I love to cook and I love to eat good food.  Alas, the fact that I work 9-5 means that I can't do either as much as I would like, and like many I am often stuck at my desk during my lunch "hour".  My solution is to try to bring my lunch to work as much as I can.  This is my collection of recipes, all made quickly the night before (either as lunch or as dinner with leftovers that can be taken in).  Happy eating.

Wednesday, 17 March 2010

Chilly day Chili

Did anyone else experience the apocalyptic weather known as the nor'easter that blew in on Saturday? I had to go outside to go to work (boo hiss) and do some errands. Far from being productive, I spent most of the day huddling in doorways, afraid to step into the gale. More than once I did the full revolution in the revolving doors, convinced when I began to leave that it wasn't as bad as it looked, got a little taste of the wind and rain as I got to the 180 degree mark, and kept going right around back inside where it was safe and dry. The mangled bodies of umbrellas littered the streets. People greeted each other like survivors of some team-building ropes course that really didn't look that bad when they started out but quickly showed them they were not the boss. I made the mistake of trying to go into my building through the back entrance, which I had forgotten is a wind tunnel on the best of days. I kid you not when I say I was thrown from wall to wall and pinned against the gate until I could get it open.

So I ordered delivery for dinner.

But that's not what this is about. This post is about chili, which is what I would have made on that Saturday evening had I had the faintest inclination to leave the safety of my apartment again. Mmmm... chili. It really is one of my favorite dishes. I sometimes make variations on it -- anything with beans, tomatoes, chili and cumin will do -- but this recipe is my master recipe. Another one handed down from parent to child, both my brother and I left home with a copy in our hot little hands. I remember my brother visiting from college when I was living in my first apartment and had barely started to cook. We made chili. (And buttermilk cake.)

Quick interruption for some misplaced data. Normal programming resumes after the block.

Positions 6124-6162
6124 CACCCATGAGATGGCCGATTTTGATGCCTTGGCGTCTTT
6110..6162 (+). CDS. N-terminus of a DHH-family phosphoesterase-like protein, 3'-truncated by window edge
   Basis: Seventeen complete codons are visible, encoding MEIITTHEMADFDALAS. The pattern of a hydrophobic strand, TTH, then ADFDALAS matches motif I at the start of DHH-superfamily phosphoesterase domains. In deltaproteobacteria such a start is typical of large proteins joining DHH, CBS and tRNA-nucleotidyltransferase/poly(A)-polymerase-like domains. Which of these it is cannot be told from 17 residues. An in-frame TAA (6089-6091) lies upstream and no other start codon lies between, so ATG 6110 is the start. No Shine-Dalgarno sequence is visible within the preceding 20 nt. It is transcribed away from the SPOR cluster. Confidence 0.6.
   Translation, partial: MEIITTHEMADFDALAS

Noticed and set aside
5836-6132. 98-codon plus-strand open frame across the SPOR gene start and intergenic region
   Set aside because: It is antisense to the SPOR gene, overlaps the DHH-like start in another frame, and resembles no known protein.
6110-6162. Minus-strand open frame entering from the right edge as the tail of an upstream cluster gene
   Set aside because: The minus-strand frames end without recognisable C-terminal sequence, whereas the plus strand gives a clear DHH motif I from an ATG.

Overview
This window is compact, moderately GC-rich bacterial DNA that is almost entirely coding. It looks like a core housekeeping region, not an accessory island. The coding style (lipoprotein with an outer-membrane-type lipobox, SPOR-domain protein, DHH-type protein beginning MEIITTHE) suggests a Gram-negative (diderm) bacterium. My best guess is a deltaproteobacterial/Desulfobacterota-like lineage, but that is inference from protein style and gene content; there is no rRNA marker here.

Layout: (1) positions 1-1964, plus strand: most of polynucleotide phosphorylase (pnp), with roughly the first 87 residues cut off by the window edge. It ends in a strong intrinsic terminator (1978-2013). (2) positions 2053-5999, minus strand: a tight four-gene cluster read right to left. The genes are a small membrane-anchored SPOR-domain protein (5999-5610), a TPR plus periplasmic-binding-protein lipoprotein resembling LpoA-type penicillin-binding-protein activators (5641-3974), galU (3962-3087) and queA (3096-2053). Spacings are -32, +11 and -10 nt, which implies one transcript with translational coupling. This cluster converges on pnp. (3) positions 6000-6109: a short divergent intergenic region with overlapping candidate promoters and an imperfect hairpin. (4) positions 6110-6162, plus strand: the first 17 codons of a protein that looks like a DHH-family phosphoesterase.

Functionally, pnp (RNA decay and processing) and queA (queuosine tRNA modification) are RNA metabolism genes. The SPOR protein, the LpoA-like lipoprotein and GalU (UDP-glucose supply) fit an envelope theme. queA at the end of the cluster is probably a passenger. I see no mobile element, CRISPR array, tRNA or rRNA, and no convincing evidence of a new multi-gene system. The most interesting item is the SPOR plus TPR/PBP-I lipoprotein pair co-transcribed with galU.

olive oil
2 lbs. ground turkey
1 14-16 oz. can whole tomatoes
1 8 oz. can tomato sauce
1 C. chopped onion
2 cloves garlic, minced
2 cans drained pinto beans
1 can drained kidney beans
1 C. water
1 T. chili powder
1/2 tsp. cumin
1 tsp. salt

Brown turkey, onion and garlic in olive oil in a dutch oven or other large pot. Once turkey is browned and onion is soft, chop tomatoes and add them to the pot along with their juice. Add tomato sauce, water, spices, kidney beans. Set aside 1 C. pinto beans, add remainder.

Bring to a boil, simmer 30-35 minutes, stirring occasionally. Add water if the chili dries out.

Mash reserved beans and add to the pot, mixing well. Simmer 5 more minutes until chili comes together.

Serve with sour cream, cornbread, or just enjoy straight up.

Sunday, 14 March 2010

Betty Robertson's Buttermilk Cake

After showing off my bee-yoo-tiful Kitchenaid in the last post, I decided I needed to do some actual baking with it. A little house-warming, too, was in order. I have heard that real estate agents put cookies in the oven or leave vanilla out to make the house smell warm, inviting, and homey. Even though most of my possessions are still in boxes, and my items of furniture have yet to be counted on more than one hand, I thought that a cake, warm from the oven, wafting its scent of vanilla, butter and sugar, would transform my little apartment into my new home.

The cake would have to be the one that I grew up eating and one of the first I ever baked myself. This recipe came from Betty Robertson, long-time friend of my mother's family, who baked it for them. My mother got the recipe when she was in high school, I started baking it myself about the same age, and I in turn have passed it around to friends. It's just a good cake: moist, delicious, pretty much foolproof and failsafe. It's practically perfect on its own, and when berries or peaches are in season it's gilding the lily.

Surprisingly, it came out well even though it was the first thing I baked in the new oven. Golden on the outside, smelling of home, it tasted great even eaten off the cardboard box I have functioning as a table.

And, by the way, the Kitchenaid was amazing. I made the cake in record time. I even took pictures, but fortunately for you all I accidentally erased them. You might indulge in cake, but surely wouldn't indulge me in too many photos of my mixer.

Betty Robertson's Buttermilk Cake

1 C. butter
2 T. shortening
3 C. sugar
3 C. flour
1 C. buttermilk
1/2 tsp. baking soda
1/2 tsp. salt
1 tsp. vanilla
5 eggs

Butter and flour a bundt cake pan. Pre-heat oven to 325.

Cream butter, sugar, and shortening. Add eggs one at a time. Dissolve baking soda in buttermilk, then add the buttermilk and flour slowly to the mix. Add salt and vanilla.

Bake at 325 for about an hour, or until a toothpick comes out clean.

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